Research Output per year
Olu Jenzen lectures in media studies with research interests across critical theory, contemporary media and popular culture, notably in the fields of feminist and queer theory.
Her research work focuses on the politics of aesthetic form, and the aethetics of protest and digital activism; the representation of gender and sexuality in film, literature and popular culture; and social aspects of non-normative epistemologies.
Dr Olu Jenzen is Principal Lecturer in Media Studies and Director for the Centre for Transforming Sexuality & Gender. Her research ranges over different contemporary themes in Media Studies and Critical Theory with a particular interest in the politics of aesthetic form and the aesthetics of protest. A key theme in her research is popular culture as it intersects with debates of gender and sexualities, activism, marginalised communities, heritage, and social media. Dr Jenzen has an interdisciplinary background in Cultural Studies, Contemporary Literature and Film Studies. She has published on themes such as LGBTQ digital activism, queer methodology; otherness and visual culture; the aesthetics of protest; social aspects of non-normative epistemologies (the uncanny, the paranormal etc); and popular culture heritage.
Currently she is leading on a HEFCE (SLNCOP) funded project on LGBTQ youth and access to Higher Education. In the autumn 2018 she will be a visiting researcher at The Centre on Social Movement Studies in Italy. Recent projects include an AHRC funded project on the Aesthetics of Protest, a University funded social engagement award - Digital cultures of resistance: LGBTQ Social Media Popular Culture Strategies and Activism, about the activist lives of young people, and two further AHRC funded Early Career projects: The People’s Pier and a multi disciplinary project exploring the connections between young people and sporting celebrity. Her previous empirical work addresses social media outreach work with socially excluded and hard to reach LGBT youth (Jenzen and Karl 2014).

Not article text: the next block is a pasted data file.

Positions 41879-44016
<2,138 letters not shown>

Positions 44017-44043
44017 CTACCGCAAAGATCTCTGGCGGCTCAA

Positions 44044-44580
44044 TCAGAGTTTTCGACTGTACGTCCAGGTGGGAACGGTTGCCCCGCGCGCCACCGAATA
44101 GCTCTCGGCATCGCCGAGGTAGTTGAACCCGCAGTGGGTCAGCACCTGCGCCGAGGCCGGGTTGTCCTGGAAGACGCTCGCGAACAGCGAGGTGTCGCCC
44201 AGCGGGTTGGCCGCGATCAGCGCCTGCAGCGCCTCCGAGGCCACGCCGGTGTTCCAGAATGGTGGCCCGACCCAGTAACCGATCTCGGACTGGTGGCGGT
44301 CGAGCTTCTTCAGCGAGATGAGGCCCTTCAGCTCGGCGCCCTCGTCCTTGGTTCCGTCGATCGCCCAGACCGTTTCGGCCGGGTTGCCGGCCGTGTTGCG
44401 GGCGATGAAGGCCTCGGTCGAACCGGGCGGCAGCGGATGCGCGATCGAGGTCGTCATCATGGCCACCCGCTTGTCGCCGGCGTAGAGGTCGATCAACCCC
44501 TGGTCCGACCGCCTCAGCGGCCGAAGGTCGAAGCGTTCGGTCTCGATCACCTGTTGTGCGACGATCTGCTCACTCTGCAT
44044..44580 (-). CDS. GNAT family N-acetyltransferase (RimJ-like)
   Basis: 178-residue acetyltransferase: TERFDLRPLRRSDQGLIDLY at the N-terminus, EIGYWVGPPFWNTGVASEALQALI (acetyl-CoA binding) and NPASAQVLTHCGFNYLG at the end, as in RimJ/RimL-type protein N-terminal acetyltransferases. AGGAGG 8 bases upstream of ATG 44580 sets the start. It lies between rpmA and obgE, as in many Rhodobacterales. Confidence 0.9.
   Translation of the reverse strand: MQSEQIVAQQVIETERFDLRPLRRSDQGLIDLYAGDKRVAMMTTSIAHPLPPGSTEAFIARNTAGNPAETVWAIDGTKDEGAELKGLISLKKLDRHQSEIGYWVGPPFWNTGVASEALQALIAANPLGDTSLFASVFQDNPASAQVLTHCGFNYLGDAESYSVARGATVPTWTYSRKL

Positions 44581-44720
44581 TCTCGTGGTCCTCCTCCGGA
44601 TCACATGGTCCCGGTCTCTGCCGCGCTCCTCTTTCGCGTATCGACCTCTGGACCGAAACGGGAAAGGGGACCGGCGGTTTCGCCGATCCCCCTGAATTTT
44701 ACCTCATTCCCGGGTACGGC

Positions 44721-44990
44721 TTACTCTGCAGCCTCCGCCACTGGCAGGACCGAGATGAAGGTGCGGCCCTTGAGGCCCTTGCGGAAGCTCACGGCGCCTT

She is the co-editor of the forthcoming collection The Aesthetics of Protest: Global Visual Culture and Communication (Amsterdam University Press) and a special issue of the Humanities journal on Media Feminisms.
Dr Jenzen was awarded a BA honours in Comparative Literature and Film Studies (1st class) in 1998 from the University of Lund, Sweden and an MA in Comparative Literature (Distinction with Prize) in 2001, also from Lund. Dr Jenzen has been very successful in obtaining competitive scholarships and in 2000 she won a visiting student scholarship to the University of California Los Angeles. She received her PhD in English Literature from Sussex in 2009 and joined The University of Brighton in December 2010, having taught Media and Cultural Studies, English Literature and Gender Studies at the University of Sussex since 2007.
Dr Jenzen is currently supervising PhD students working on topics such as queer visual activism in South Africa; social media and LGBT mental health support; LGBTQ kinship practices and collaborative art practices; and the representation of learning disability in visual culture in the context of non-normative gender and sexuality. She welcomes students undertaking postgraduate research projects that are interested in aspects and politics of aesthetic form, issues of gender and sexuality, dissident sexualities, or situate their project within feminist and/or queer theoretical methodologies, but also projects that, in a wider sense, relate to other aspects of ‘margins’, sub cultures and popular culture.
Approach to teaching
Dr Jenzen teaches critical theories of media and culture, media and popular culture and media research methods. She has previously led the the Media Studies BA degree and the Creative Media MA. In 2013 she was awarded the Excellence in Facilitating and Empowering Learning Award.
LGBTQ youth cultures and social media
Central to this research is Jenzen’s collaboration with the Brighton based LGBTQU youth organisation Allsorts. Through a combination of participatory research methods, discourse and visual analysis the research brings together two fields of inquiry: the study of LGBTQ popular culture (Jenzen 2010, 2012, 2013) and the field of digital media studies.
A recent article 'Trans youth and social media: moving between counterpublics and the wider web' (Gender, Place & Culture: A Journal of Feminist Geography, 2017) focuses on conceptualising the digital cultural strategies that trans and gender questioning youth adopt both as social media users and producers in order to cope and thrive. Drawing on ethnographic data detailing a group of trans youth’s engagements with LGBTQ social media counterpublics and the wider web, and their movement between these spheres, in combination with close readings of online material identified as salient by the participants, the article argues that in the face of rampant transphobia and cis coded online paradigms, trans youth respond both critically and creatively. More specifically, it highlights how they resist prescribed user protocols of mainstream social networking sites as well as employ pragmatic strategies for navigating a binary gendered online world, staking out their own methods and aesthetics for self expression and community formation.